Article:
Just Dropped in to See What Position Your Position Was in

Katja Thieme
7 min readFeb 22, 2023

Positionality statements have been a hot topic on academic Twitter. Some bold positions have been taken during these discussions. Do you have a position on positionality statements? Through what positionality is your position formed? Or, let's drop in to see what position your position is in.

A short tweet thread brought the recent conversation into motion. Jukka Savolainen tweeted in the following assertive tone about a paper he co-authored with Patrick Casey, Justin McBrayer, and Patricia Nayna Schwerdtle:

Positionality statements do not belong in the research literature. This is what my coauthors and I argue in the article published in Perspectives on Psychological Science. Our objections to this growing practice are three-fold.
Objection #1: Producing a credible positionality statement is ultimately an impossible task.
Objection #2: Positionality statements are misguided.
Objection #3: Positionality statements undermine the scientific ethos.

Disagreements with these claims came from all corners and were swiftly issued and strongly phrased. Here are but a few samples. Robert D. Weide declared: "Feigning objectivity is in fact a reactionary political project." Wendy Castillo noted: "We are inherently biased by our life experiences. The least we can do is acknowledge them." Abeba Birhane critiqued: "This is not only a bad scientific advise which adheres to the illusion of the view from nowhere, it also serves privileged white men and the status quo." Senza Arsendy exclaimed: "When I read a book, I always enjoy reading the author’s positionality statements." Avery Smith cautioned: "As a newly minted Dr of the social sciences, any claim of the ‘universalism’ of science is a thinly veiled attempt to uphold the dominance of white epistemologies." Kim Mitchell observed: "The objectivist epistemology rears its ugly head." Jason Malone remarked: "From my perspective as a historian (see what I did there), any research is informed by the researcher’s particular worldview." And Zoë Ayres quipped: "Can’t believe we are at the 'research should be objective' part of this year’s bingo card already, with the authors suggesting that not acknowledging bias/positionality is somehow not a position itself, and is somehow objective."

Many more commenters and quote-tweeters wrote in a similarly critical spirit. One of my personal favourites was Victor Ray's somewhat ironic statement that "This anti-positionality statement is also a positionality statement." There was some criticism that such a comment conflates position with positionality — a point which intrigued me as I have published on the distinction between the two. While this point about conflation may apply to some of the criticism of Savolainen's three objections — which I quoted above and which indeed form a position— it is not true of his last tweet in the thread. In it, Savolainen thanks Heterodox Academy for bringing all four co-authors together as members of a writers' group. We can take this association with Heterodox Academy as a declaration of positionality, whether it was intended that way or not. The same goes for "Bylines @Slate @USATODAY @UnHerd @CityJournal @nypost @thehill @Verkkouutiset" in Savolainen's Twitter bio. But let's turn to the actual article and to the objections it brings to the use of positionality statements. Or, more precisely, let's turn to what strikes me as quite strange about these objections.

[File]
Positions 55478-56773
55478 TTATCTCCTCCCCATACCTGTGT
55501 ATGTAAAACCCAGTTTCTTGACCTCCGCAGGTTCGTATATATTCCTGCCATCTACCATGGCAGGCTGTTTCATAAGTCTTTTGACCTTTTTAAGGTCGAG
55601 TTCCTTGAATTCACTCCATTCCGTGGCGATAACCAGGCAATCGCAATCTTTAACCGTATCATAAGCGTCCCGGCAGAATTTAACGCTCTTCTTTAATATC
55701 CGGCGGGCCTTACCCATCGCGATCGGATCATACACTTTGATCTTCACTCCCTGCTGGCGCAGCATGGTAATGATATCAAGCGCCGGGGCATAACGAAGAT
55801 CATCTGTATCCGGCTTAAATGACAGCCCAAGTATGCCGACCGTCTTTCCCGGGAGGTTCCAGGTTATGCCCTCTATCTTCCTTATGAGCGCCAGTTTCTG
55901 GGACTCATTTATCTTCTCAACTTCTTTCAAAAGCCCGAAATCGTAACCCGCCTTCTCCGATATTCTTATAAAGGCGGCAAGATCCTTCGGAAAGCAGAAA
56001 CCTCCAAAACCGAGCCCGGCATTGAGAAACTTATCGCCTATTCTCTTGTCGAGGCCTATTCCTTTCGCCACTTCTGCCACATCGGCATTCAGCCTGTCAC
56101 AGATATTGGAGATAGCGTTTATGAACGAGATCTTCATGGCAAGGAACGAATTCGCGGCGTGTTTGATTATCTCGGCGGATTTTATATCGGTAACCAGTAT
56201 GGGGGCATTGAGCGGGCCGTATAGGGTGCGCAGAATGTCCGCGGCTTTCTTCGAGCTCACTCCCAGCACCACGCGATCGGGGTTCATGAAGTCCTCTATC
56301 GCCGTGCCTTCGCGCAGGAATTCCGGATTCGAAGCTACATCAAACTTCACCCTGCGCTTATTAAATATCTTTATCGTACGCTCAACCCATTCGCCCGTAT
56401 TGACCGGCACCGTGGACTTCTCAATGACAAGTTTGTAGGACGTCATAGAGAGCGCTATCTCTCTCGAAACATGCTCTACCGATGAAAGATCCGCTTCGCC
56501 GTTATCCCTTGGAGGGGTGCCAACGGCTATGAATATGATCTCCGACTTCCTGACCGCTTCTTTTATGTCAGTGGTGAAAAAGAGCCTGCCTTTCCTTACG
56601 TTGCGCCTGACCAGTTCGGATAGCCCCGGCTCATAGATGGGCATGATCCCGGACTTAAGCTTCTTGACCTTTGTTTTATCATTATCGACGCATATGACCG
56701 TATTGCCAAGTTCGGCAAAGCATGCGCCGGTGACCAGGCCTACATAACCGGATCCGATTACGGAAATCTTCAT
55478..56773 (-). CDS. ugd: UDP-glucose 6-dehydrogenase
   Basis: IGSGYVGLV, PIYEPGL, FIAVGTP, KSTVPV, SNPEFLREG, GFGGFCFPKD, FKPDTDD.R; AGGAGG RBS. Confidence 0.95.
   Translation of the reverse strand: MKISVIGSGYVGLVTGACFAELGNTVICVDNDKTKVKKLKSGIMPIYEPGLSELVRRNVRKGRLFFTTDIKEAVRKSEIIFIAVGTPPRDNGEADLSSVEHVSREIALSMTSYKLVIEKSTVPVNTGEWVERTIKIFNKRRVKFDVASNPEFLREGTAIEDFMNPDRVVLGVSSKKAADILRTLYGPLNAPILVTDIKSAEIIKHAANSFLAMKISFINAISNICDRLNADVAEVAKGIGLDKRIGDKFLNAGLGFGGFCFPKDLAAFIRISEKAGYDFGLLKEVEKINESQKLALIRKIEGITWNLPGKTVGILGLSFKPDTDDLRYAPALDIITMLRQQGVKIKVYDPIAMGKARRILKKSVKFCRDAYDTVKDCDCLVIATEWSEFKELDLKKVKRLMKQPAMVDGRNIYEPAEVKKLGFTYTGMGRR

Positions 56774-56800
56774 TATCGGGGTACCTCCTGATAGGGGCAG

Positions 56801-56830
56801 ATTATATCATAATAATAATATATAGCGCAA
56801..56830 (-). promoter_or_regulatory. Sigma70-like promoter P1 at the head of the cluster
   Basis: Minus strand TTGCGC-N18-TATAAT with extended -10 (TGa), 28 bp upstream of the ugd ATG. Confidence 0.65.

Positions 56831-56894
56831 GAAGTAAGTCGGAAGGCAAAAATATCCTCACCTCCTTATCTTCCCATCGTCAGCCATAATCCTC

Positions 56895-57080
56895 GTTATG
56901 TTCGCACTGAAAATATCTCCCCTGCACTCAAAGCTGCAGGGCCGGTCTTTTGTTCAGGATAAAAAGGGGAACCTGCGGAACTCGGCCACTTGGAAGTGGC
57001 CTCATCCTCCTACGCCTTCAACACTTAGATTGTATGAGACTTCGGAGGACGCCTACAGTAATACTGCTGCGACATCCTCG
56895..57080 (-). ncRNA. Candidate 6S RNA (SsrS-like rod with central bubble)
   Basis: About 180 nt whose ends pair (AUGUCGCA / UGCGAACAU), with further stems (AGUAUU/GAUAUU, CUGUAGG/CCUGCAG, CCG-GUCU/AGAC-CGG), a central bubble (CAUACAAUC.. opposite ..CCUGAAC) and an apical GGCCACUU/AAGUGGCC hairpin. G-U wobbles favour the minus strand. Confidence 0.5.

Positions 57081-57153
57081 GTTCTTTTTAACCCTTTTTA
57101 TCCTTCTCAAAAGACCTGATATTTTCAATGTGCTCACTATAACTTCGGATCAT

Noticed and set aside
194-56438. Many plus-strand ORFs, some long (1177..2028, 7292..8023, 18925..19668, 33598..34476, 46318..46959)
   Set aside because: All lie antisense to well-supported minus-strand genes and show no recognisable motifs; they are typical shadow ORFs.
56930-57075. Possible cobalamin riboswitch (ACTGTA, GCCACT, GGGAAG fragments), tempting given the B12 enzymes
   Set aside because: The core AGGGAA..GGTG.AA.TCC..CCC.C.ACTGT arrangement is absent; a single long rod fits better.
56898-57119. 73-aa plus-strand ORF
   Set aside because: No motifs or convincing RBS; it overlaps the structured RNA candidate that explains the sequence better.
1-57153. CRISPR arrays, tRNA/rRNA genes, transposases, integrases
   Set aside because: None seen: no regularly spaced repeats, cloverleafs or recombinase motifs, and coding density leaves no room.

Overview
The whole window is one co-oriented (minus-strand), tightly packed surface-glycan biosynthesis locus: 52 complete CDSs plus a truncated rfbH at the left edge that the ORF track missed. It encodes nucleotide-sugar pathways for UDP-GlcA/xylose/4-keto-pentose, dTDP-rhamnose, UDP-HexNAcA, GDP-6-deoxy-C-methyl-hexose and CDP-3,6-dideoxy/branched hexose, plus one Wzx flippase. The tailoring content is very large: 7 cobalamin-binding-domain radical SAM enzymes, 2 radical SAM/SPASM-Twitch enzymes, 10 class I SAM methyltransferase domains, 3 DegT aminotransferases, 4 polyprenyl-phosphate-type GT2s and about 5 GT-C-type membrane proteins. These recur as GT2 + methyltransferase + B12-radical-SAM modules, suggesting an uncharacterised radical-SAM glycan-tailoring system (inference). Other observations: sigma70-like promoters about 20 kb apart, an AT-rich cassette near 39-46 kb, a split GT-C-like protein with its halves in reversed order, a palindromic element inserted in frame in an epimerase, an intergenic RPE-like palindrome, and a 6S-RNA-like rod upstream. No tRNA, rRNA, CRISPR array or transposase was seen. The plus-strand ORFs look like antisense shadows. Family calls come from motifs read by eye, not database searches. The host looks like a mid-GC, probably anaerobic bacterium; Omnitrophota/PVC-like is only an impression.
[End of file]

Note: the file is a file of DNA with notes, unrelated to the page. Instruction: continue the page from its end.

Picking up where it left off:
Objection #1: Positionality statements are impossible.

The authors' first objection to the use of positionality statements hinges on the hope that these statements increase transparency: the clearer it is to readers what the experiential and cultural perspectives of the researchers are, the more obvious it will be how those perspectives shape the research. Our article authors find that futile. They are highly suspicious of other authors' motives. Given that researchers have the freedom to decide what parts of their experience or what aspects of their identity to mention, our authors speculate that these other writers might use positionality statements in order to conceal rather than disclose "nonfinancial interests" and thereby threaten "the integrity of scientific research." I find it rather odd to treat expressions of positionality as conflict of interest statements (which they are not) and then fault them for being imperfect at that. "Should the research community trust the authors themselves to decide which aspects of their lives need to be disclosed?", the authors ask, and then answer: "no." We might just as well ask if we should trust any authors, including the authors of this anti-positionality paper, to choose to disclose anything, anything at all: who they are citing, what questions they are asking, what data they consider, what conceptual framework they favour, what terms of evaluation they prefer.